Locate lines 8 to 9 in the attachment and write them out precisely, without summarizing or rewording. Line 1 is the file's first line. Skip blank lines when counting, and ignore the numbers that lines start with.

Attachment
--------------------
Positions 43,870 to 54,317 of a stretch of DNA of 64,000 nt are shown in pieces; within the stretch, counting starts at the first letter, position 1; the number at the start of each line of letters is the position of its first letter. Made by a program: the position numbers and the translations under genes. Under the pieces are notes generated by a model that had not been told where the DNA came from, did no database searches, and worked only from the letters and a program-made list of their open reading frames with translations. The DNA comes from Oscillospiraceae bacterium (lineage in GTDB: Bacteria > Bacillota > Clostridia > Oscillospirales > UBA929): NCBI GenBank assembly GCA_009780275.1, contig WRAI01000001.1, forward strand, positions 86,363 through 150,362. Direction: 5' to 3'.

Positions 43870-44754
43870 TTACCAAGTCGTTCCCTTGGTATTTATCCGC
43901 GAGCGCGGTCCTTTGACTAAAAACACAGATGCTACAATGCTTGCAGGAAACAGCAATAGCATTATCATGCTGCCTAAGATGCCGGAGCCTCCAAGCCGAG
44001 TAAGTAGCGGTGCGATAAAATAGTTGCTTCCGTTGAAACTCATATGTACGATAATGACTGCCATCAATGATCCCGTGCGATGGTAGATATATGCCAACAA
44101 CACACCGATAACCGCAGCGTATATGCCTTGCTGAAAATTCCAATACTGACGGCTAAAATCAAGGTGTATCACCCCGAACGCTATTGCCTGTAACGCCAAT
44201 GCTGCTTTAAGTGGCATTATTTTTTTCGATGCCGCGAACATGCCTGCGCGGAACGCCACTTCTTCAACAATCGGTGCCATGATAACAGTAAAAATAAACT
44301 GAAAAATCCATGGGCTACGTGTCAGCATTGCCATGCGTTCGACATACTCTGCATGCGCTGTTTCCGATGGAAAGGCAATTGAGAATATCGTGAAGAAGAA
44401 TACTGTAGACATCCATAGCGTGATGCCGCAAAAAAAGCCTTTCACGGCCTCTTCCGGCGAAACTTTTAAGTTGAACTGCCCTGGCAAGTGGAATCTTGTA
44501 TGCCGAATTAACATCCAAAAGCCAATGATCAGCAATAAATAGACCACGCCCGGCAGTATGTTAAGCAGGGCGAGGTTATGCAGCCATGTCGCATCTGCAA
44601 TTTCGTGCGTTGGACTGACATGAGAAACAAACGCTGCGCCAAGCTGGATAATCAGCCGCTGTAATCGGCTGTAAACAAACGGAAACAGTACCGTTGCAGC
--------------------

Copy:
44301 GAAAAATCCATGGGCTACGTGTCAGCATTGCCATGCGTTCGACATACTCTGCATGCGCTGTTTCCGATGGAAAGGCAATTGAGAATATCGTGAAGAAGAA
44401 TACTGTAGACATCCATAGCGTGATGCCGCAAAAAAAGCCTTTCACGGCCTCTTCCGGCGAAACTTTTAAGTTGAACTGCCCTGGCAAGTGGAATCTTGTA